CHAPTER VI ,The actions of Napoleon and Alexander, on whose words the event seemed to hang, were as little voluntary as the actions of any soldier who was drawn into the campaign by lot or by conscription. This could not be otherwise, for in order that the will of Napoleon and Alexander (on whom the event seemed to depend) should be carried out, the concurrence of innumerable circumstances was needed without any one of which the event could not have taken place. It was necessary that millions of men in whose hands lay the real power- the soldiers who fired, or transported provisions and guns- should consent to carry out the will of these weak individuals, and should have been induced to do so by an infinite number of diverse and complex causes.,Man, in a state of revery, is generally prodigal and slack; the unstrung mind cannot hold life within close bounds.,If the aim of the Russians consisted in cutting off and capturing Napoleon and his marshals- and that aim was not merely frustrated but all attempts to attain it were most shamefully baffled- then this last period of the campaign is quite rightly considered by the French to be a series of victories, and quite wrongly considered victorious by Russian historians.,After some hesitation, he decided to apply to this man, not without having first glanced behind and in front of him, as though he feared lest some one should hear the question which he was about to put.... PART 18,Tenait dans son bee une saisie executoire; .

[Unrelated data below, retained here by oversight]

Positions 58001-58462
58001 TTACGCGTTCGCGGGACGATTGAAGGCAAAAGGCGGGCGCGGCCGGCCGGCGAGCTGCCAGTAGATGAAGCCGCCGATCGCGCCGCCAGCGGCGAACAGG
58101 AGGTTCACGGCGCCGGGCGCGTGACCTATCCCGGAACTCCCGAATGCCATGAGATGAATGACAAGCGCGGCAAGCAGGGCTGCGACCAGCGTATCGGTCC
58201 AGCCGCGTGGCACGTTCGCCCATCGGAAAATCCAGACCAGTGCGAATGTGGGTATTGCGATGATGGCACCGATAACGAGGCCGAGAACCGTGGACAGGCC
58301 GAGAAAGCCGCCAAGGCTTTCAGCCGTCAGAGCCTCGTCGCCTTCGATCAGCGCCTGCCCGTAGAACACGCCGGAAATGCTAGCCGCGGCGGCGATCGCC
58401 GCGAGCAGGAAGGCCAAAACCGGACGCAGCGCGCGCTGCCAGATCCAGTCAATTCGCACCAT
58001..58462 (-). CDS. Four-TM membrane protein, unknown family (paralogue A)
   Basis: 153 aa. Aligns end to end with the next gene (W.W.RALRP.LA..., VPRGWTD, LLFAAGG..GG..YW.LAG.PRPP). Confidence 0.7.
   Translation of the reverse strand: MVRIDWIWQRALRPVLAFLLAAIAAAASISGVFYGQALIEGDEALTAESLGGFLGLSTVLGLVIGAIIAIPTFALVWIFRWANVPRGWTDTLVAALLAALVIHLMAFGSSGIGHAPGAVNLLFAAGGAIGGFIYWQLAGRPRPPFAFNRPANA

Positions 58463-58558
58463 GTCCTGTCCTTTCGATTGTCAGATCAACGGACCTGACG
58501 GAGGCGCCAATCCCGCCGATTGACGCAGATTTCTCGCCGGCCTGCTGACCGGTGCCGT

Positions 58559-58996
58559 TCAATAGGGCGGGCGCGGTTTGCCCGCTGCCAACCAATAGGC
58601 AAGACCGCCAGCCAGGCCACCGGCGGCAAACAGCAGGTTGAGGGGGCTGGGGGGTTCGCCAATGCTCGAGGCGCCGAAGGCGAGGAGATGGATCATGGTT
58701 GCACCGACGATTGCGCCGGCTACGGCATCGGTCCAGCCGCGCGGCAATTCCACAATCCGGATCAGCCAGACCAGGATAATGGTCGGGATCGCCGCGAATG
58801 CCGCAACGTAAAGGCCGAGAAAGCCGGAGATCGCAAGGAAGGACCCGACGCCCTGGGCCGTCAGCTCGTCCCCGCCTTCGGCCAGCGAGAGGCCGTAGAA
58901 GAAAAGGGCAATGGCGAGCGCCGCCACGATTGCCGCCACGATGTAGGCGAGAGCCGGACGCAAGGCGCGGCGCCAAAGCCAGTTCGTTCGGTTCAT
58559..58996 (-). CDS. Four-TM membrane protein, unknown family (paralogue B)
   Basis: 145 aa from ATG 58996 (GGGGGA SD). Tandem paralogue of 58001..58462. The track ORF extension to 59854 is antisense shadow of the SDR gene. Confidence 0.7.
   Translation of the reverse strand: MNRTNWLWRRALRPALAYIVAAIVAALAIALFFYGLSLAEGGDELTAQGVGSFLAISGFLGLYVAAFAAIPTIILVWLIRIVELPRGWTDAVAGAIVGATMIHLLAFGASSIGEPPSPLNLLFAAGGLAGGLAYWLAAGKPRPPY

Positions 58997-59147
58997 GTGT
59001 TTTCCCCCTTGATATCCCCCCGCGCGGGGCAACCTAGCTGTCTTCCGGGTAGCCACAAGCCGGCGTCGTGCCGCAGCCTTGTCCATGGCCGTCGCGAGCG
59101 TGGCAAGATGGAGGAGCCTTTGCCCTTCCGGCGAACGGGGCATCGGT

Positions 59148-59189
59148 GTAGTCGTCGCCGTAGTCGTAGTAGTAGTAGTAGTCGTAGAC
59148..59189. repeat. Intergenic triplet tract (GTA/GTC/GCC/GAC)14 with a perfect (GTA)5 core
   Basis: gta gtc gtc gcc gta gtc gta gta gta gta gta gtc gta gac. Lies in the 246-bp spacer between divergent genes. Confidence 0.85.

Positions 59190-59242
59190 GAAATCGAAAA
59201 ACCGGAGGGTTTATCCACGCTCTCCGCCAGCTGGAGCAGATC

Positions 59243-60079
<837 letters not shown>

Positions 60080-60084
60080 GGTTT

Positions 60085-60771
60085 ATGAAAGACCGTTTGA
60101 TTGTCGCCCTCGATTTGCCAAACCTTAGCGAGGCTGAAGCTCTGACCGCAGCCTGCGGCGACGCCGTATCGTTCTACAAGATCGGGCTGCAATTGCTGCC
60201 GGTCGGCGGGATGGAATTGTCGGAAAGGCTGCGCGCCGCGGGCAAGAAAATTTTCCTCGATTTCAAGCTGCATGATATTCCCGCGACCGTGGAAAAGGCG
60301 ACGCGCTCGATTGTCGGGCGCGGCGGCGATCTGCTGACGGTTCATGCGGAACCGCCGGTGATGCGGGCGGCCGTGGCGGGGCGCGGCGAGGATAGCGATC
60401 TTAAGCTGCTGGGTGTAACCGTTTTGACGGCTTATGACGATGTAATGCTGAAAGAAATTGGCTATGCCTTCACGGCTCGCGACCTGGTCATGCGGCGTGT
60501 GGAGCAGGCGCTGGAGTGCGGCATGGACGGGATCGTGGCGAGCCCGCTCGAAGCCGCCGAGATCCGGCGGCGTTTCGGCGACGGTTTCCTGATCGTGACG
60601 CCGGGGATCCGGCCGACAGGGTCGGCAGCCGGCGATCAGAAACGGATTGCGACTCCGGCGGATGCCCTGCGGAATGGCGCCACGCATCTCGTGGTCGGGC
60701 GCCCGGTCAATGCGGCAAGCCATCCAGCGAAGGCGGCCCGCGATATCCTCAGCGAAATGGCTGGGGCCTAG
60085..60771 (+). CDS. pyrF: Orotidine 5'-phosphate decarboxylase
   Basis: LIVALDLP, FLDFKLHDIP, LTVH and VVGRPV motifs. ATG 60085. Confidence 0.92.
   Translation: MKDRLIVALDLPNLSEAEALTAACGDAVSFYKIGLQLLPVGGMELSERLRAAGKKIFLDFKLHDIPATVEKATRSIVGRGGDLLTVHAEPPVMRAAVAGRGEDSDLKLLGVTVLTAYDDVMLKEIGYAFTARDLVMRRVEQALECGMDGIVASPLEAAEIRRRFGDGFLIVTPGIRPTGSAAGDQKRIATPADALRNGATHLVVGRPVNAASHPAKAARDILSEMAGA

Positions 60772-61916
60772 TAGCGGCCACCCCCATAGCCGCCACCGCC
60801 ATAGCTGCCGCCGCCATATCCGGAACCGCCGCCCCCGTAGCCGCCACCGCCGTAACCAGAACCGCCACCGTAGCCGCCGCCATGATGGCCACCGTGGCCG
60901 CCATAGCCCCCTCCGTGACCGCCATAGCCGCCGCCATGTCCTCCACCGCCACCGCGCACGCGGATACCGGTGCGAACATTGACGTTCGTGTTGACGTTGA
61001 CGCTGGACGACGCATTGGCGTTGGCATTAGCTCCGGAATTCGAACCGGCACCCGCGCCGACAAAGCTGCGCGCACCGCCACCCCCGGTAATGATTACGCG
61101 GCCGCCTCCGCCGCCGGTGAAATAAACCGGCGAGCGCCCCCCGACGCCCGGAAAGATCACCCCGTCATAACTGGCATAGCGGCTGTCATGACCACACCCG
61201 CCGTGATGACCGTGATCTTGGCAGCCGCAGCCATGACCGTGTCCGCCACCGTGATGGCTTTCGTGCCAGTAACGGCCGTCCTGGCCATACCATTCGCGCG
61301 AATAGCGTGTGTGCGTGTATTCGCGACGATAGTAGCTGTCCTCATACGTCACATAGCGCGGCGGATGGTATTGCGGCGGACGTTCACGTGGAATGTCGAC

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? Leo Tolstoy.,She nodded to the dressmaker, whom she knew and who had curtsied respectfully to her, and seated herself in an armchair beside the looking glass, draping the folds of her velvet dress picturesquely. She did not cease chattering good-naturedly and gaily, continually praising Natasha's beauty. She looked at Natasha's dresses and praised them, as well as a new dress of her own made of "metallic gauze," which she had received from Paris, and advised Natasha to have one like it.!Balashev bowed his head with an air indicating that he would like to make his bow and leave, and only listened because he could not help hearing what was said to him. Napoleon did not notice this expression; he treated Balashev not as an envoy from his enemy, but as a man now fully devoted to him and who must rejoice at his former master's humiliation....,"It's very simple, as you see.;"Who is that man?" said M. Leblanc.;

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